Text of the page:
10/19/2012 12:22 am ET Updated Dec 18, 2012

Some of the People, Some of the Time: On People-Pleasing

I like to make people happy, and really, what's wrong with that? As an approach to the world, it's a good thing to want to make people happy, right? Let's all be friends and let's all get along. Wonderful!

Yeah, but... maybe, not so much. Recently I have been ruminating on the point at which wanting to make those around you happy stops being a well-meaning social aspiration and actually begins to encroach on your psychological and emotional well-being. Yes -- it's the curse of people-pleasing.

As a chronic people-pleaser, I have to try to make those around me happy. Now, before you stop reading at the saccharine-sweet picture I appear to be painting of myself here, wait. There's far more to this than just being a goody-two-shoes.

I navigate my way through most social situations anticipating what those around me want and need, and then I give it to them. I have a "me" for everyone. Feeling weepy? I'll be the comforter. Full of rage? I shall share your indignation. Bored today? Come over and hang out with me! Because it's nice to be needed, isn't it? Not always.

Let me give you an example. Let's say you just got home on Friday night, fresh off the work week, you want to pour yourself a glass of vino, fire up a DVD and spend some time with your beloved. Bliss... but hark! What's this? The telephone tears through the fibre of your Friday evening and your chum is on the other end of the line. Maybe they're bored, had a bad day in work, family argument. The air thickens; you know what's coming and you're at the point where you feel virtually powerless to stop it.

"Yeah sure, come over, we're not doing anything."

But you were doing something, weren't you? You were doing nothing, but it was your nothing. It was your time to recharge, to become a little bit more you, to indulge in that delicious experience of just being yourself.

So why not just say that to your friend? Well, that's where it all starts getting interesting. I am terrified of not being liked, and it took me a while to realize this. Many thwarted attempts at asserting myself passed, many deep conversations about self-sabotage, before I realized that I equate saying "no" to people -- to prioritizing what I want from time to time -- with being disliked by others. (The inability to say "no" requires a blog all its own...) So my strategy for maintaining friendships became: Give them everything they want, and make 'em laugh!

And that went for most things; we'll go where you want to go, we'll leave when you want to leave. Your point on a topic? I agree because it's simply too awkward for me to disagree. Get something wrong? I'll save face for you because nice people don't tell others when they make a mistake, it's mean. Ask me to make a decision and I simply reply, "I don't mind!" Liar.

I felt dissatisfied, and I wasn't sure why. Being with people became draining rather than refreshing. I was uprooted and cast adrift, and my sense of center was fading rapidly.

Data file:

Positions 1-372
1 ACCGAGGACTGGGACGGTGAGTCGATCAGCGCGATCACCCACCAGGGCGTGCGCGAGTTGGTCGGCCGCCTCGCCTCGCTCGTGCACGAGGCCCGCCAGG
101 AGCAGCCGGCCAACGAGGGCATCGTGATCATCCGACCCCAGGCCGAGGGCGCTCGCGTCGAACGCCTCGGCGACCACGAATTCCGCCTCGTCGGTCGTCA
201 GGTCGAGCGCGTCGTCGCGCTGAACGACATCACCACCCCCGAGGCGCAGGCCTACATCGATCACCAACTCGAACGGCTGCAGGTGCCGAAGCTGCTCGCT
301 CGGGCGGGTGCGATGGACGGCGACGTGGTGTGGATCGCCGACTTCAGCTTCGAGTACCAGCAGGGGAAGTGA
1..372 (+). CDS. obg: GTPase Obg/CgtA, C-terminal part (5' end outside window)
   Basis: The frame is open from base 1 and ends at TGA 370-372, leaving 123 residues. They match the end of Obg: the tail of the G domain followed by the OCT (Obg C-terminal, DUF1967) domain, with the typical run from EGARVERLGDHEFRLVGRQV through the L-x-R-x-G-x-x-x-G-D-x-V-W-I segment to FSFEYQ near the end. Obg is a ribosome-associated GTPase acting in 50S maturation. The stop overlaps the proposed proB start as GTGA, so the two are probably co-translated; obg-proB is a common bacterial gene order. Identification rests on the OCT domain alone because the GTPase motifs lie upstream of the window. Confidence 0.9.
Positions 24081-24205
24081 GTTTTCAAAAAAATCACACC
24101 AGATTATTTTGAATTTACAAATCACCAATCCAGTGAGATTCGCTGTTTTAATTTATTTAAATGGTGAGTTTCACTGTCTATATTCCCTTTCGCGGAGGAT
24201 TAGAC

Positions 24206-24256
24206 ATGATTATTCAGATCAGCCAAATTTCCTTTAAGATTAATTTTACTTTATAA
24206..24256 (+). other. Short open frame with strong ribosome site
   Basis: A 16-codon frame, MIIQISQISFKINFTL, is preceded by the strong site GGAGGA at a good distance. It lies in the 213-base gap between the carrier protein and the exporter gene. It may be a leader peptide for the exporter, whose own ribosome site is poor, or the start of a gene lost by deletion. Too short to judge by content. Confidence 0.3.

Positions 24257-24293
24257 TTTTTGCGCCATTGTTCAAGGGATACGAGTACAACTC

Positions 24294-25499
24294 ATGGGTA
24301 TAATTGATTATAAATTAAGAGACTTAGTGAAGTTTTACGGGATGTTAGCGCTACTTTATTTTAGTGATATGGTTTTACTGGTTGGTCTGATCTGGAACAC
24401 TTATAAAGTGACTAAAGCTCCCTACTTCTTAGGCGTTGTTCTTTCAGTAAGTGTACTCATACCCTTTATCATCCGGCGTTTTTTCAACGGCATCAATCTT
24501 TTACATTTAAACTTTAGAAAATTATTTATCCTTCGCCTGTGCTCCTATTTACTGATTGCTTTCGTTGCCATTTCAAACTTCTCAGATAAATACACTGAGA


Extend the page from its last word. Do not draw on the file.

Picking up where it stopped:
When I started the Fearless Living Bootcamp, one of the first challenges I had to think about was an area of my life I was not satisfied with. Various standard examples came up -- money, job, weight, wardrobe. But there was something pulsing underneath, waiting to erupt. I was dissatisfied with life. How sad. Because I had no root in authenticity.

When I began to really dig, to really force myself to go inward, to sit with that discomfort and maybe have a drink with it a few nights, I discovered that my people-pleasing came from an innate desire to be approved of by those around me. I want them to show me that I am worthy of being liked, that I am a lovable person. Therefore, the best (and easiest!) way of doing that, for me, was to give them every reason to approve of me.

"Kathryn! She's so agreeable, easy to please, fits in, makes no noise. Great!"

But this kind of approval-seeking behavior only reinforces your own self-disapproval. It makes it okay to hate yourself. Trying to solve your crappy self-worth through outside approval is a race you're always going to be running at half-speed. When the outside approval dies down, that's the discomfort you have to sit with. That's the "you" you have to learn to love.

I believe that people-pleasing is born out of fear. Fear of being disliked, and for me, a fear of being abandoned. I don't want my friends to walk away from me, because who will I be? What does that say about me? So I hold people hostage by indulging them, by granting them their every wish and pandering to their every whim just to keep them there.

But really, I have behaved quite unfairly. I failed to give them agency enough to handle being told "no." In reality, I was not respecting them. I should have just given them who I am all along. I've indulged them with a version of myself for every occasion when all they needed, and probably wanted, was me. Exactly as I am, in every moment.

Your center shatters into tiny pieces when you try too hard to please everyone around you, and it can be so hard to reconcile who you could be with who you have been behaving as. And maybe who you might be is a scary prospect, when the pretense and the masks fall away.

But this is the question I must ask of myself every day: Which fear is greater? Not pleasing everyone else, or never pleasing yourself? Staying as something less, or becoming something so much more?

For more by Kathryn Lamble, click here.

For more on emotional wellness, click here.